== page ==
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Food fight: it’s forks at 20 paces for journos and bloggers

Food bloggers are crashing into the industry previously dominated by professional critics, and it’s ruffling some feathers. Don’t they deserve freebies like the “real” journos?

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Could Bolt do a Sullivan and blog solo? Don’t hold your breath

US-based blogger Andrew Sullivan is ditching The Daily Beast to go it alone — and is asking readers to pay for it. Could the same approach work for big-name commentators here?

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Brave News World: whose voice will still be heard?

So many new voices, so little real journalism — a breeding ground for corruption and failed politics. Gideon Haigh asks who will prevail, in the final chapter of his investigative special for Crikey on the future of the media.

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From the vault: journos v bloggers just doesn’t matter any more

The challenge confronting the mainstream media is no longer about bloggers and citizen journalists, if it ever was.

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Heidi Cohen | LINKS|

How to build and maintain a blog audience

Blogs are attractive to search engines for many reasons, and there are a range of techniques bloggers can employ to grow their readership. 15 SEO experts contribute their tips to Heidi Cohen.

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Arts editor shits on theatre blogging, flame war ensues

The Global Mail opened its coverage of Australian arts on Monday with a curious piece from Stephen Crittenden about theatre blogging. Online writers haven’t stopped talking about it since.

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Ghosts of media regulators past haunt Convergence Review

The free-to-air television networks are the big winners from the convergence review. And bloggers may be the big losers.

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More Intelligent Life | FOOD & TRAVEL|

The foul taste of online food criticism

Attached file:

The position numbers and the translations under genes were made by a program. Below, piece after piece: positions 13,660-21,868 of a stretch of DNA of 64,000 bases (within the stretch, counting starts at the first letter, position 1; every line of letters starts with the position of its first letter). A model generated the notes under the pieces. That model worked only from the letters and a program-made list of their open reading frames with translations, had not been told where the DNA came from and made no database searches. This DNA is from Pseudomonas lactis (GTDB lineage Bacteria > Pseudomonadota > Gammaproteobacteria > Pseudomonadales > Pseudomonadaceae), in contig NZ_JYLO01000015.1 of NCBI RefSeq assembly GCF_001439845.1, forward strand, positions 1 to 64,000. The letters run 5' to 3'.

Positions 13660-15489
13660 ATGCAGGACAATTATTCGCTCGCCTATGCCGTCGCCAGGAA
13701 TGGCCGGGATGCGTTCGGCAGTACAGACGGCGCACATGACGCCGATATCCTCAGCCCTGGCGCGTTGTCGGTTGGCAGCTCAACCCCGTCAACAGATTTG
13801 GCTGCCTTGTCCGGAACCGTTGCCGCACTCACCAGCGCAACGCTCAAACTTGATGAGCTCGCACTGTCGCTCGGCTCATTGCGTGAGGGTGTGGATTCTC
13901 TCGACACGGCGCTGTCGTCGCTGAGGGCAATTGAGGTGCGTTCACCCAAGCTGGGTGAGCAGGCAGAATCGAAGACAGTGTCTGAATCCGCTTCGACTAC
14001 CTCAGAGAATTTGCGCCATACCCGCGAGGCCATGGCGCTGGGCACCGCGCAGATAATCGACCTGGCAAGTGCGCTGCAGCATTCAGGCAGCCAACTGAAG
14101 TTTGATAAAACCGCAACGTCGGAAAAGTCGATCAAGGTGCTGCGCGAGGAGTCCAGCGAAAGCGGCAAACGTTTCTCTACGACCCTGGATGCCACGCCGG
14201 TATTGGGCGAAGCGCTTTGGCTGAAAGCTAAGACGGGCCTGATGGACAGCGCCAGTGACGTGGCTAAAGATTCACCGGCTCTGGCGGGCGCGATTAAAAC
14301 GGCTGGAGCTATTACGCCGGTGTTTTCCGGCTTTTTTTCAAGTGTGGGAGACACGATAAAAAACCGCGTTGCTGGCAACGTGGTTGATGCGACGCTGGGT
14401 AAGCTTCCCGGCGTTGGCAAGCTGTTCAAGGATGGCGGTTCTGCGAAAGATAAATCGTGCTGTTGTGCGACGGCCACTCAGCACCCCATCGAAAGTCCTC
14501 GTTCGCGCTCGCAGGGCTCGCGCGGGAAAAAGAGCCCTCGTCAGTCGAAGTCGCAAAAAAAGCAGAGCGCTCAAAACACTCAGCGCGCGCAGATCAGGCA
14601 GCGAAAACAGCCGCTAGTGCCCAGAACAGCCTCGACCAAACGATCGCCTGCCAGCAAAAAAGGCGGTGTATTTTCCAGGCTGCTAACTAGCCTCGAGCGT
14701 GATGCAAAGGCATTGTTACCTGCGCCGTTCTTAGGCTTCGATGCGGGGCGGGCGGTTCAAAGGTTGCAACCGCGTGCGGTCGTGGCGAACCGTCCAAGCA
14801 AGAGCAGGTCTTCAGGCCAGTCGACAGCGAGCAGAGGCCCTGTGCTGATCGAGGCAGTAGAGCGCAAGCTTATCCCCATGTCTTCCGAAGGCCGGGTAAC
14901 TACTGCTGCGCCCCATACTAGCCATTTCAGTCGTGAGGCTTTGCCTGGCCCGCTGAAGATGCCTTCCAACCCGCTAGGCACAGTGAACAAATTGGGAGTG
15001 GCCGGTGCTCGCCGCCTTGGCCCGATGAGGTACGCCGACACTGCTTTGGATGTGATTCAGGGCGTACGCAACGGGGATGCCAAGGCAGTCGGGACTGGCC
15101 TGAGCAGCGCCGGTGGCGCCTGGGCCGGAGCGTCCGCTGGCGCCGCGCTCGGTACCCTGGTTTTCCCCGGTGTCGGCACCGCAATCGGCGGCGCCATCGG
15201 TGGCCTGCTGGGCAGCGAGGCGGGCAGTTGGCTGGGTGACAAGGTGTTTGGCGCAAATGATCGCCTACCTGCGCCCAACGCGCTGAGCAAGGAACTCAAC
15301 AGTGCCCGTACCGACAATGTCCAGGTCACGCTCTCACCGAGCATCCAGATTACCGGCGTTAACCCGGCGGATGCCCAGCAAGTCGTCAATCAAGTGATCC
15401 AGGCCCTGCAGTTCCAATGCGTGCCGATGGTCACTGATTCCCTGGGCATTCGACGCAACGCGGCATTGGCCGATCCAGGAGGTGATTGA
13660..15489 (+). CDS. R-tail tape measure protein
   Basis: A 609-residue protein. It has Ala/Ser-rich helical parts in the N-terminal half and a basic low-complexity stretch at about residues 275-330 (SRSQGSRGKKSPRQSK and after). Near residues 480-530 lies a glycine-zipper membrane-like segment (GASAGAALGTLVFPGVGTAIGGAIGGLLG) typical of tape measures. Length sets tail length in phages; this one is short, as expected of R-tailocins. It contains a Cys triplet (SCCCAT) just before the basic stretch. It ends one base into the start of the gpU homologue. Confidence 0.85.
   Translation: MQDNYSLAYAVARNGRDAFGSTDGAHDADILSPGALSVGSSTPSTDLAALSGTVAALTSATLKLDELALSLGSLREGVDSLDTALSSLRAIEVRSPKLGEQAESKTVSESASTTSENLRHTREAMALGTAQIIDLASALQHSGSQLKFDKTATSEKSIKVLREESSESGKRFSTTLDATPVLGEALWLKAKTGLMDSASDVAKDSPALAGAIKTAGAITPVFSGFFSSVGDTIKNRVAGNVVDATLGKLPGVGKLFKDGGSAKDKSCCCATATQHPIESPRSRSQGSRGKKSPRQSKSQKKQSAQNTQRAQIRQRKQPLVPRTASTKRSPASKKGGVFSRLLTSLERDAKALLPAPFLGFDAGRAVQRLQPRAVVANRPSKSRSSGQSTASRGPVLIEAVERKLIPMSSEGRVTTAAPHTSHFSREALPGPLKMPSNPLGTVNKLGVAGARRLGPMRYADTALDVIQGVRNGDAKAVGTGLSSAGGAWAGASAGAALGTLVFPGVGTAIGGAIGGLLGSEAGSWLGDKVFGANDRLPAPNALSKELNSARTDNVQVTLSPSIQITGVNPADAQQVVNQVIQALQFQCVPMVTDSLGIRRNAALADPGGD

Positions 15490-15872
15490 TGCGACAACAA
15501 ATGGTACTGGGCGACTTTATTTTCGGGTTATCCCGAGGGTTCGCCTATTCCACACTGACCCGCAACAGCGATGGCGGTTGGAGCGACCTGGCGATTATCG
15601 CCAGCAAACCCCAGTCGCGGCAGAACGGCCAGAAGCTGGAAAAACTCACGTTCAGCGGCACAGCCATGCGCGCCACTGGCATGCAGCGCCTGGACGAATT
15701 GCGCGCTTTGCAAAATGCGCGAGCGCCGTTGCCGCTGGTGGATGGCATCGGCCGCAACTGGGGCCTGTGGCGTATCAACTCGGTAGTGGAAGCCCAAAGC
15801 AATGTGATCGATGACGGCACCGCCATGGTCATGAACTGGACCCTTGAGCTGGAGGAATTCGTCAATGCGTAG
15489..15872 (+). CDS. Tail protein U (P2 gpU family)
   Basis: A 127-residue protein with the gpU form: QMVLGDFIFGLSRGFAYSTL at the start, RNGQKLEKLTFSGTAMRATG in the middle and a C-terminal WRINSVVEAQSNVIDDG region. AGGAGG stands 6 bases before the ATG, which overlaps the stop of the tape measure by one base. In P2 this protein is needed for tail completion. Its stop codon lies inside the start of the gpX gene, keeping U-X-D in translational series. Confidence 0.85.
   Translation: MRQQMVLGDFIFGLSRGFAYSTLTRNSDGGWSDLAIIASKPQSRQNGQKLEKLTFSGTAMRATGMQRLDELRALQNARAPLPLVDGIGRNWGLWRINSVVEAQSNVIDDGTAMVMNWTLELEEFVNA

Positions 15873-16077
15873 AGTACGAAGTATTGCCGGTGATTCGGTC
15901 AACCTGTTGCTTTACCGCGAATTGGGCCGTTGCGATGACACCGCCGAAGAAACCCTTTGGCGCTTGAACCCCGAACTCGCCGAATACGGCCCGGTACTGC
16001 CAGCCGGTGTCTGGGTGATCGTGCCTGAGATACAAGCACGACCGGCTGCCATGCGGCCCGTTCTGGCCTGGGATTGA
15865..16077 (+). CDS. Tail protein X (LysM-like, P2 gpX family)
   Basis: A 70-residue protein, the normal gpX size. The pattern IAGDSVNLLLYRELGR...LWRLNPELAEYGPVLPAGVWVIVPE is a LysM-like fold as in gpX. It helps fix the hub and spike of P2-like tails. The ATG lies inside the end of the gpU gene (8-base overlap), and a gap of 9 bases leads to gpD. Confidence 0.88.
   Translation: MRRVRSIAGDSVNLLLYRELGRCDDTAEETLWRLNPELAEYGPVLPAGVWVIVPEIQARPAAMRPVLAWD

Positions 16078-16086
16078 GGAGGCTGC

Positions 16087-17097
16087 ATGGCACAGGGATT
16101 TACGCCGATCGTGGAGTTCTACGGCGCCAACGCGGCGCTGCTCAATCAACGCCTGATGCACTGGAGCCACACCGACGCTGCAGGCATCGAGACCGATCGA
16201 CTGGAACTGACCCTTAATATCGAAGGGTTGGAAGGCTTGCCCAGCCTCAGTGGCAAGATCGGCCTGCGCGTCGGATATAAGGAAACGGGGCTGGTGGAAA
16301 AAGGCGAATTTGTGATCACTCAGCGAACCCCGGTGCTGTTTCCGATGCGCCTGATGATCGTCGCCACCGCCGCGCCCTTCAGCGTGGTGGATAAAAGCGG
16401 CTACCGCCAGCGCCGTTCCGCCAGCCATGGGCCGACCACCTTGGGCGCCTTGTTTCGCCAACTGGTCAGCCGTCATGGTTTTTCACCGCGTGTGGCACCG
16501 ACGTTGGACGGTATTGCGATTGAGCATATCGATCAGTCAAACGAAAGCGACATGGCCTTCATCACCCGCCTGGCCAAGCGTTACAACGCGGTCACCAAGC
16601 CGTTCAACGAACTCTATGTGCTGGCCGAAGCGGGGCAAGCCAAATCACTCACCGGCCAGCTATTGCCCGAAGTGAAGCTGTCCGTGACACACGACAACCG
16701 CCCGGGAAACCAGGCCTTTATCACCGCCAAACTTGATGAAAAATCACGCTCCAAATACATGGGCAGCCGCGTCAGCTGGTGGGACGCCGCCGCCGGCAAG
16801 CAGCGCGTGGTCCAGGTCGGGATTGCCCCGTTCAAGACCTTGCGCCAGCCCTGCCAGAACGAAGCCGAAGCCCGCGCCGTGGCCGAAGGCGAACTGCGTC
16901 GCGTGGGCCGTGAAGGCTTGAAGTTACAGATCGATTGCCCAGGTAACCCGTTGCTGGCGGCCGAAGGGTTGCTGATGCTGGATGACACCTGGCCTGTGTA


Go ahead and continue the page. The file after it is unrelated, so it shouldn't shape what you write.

Who judges the judges? Thanks to the proliferation of food bloggers, everyone can be a restaurant reviewer. But there’s so much noise and so little intelligence and thought, argues Tom Harrow.

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Time | LINKS|

2011′s best of the blogs

Check out Time’s annual roundup of the best of the blogs, from kooky travel blog The Everywhereist to a list of blogs — hello birther Dr Orkly Taitz! — that the world could do without.

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Political tweets eclipse blogs, but parties still don’t get it

Social media including blogs and, especially, Twitter, offer unprecedented opportunities for politicians, but take-up remains low because party machines still see it as a threat.

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Why we have to hope that Bolt wins his case

It would be a strange law that said the minute you become influential, you are less free in what you say.

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Blogger backlash over collated foodie mag

An attempt to link the online and offline food worlds in Melbourne has resulted in bloggers fury and the publishers of GRAM magazine rethinking their entire business strategy.

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John Quiggin | LINKS|

Quiggin: How a newspaper became a troll

The Australian has reacted to this whole Julia Posetti defamation saga like an angry blogger, with ridiculous slurs, contradictions and a touch of Godwin’s Law. Problem is, it’s our national newspaper, laments John Quiggin.

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Pobjie’s year in review: perfect ’10 for ruction, discord and Hey Hey’s demise